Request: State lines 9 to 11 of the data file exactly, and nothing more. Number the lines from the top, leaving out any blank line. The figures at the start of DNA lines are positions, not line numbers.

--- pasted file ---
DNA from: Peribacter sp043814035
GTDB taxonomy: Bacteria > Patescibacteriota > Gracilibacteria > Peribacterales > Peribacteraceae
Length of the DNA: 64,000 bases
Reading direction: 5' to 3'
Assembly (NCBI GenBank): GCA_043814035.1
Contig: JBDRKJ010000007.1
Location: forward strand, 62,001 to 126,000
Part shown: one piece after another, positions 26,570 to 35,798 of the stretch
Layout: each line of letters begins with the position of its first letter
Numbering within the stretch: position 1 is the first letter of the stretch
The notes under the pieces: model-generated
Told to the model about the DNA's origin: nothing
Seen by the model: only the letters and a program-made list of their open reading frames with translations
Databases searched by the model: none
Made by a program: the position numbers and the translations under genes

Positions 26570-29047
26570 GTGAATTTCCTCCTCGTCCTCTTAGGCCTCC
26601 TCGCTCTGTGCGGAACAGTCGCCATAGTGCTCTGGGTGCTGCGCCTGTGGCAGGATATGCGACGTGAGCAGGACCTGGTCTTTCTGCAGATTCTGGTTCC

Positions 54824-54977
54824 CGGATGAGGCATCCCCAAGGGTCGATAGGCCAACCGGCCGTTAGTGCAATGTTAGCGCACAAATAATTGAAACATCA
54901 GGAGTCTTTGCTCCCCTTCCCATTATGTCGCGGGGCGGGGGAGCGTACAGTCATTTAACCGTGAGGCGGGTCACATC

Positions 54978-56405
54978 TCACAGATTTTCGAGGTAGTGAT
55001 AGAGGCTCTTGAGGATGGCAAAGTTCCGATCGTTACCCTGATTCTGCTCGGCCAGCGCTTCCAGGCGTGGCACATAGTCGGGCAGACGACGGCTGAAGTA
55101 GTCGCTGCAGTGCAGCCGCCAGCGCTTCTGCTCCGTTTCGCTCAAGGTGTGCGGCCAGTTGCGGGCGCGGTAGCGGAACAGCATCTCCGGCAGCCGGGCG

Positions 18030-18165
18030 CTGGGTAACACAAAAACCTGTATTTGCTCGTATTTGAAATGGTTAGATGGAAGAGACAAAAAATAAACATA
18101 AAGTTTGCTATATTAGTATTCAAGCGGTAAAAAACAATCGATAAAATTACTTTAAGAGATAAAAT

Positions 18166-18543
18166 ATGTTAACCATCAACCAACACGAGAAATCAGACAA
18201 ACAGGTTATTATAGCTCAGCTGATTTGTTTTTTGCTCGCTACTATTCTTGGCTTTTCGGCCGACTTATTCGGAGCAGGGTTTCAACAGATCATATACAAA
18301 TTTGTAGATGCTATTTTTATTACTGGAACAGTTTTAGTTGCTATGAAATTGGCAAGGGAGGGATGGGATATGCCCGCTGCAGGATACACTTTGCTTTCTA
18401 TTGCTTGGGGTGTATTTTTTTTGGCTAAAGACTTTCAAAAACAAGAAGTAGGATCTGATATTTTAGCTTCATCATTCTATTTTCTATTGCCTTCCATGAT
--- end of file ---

Layout: each line of letters begins with the position of its first letter
Numbering within the stretch: position 1 is the first letter of the stretch
The notes under the pieces: model-generated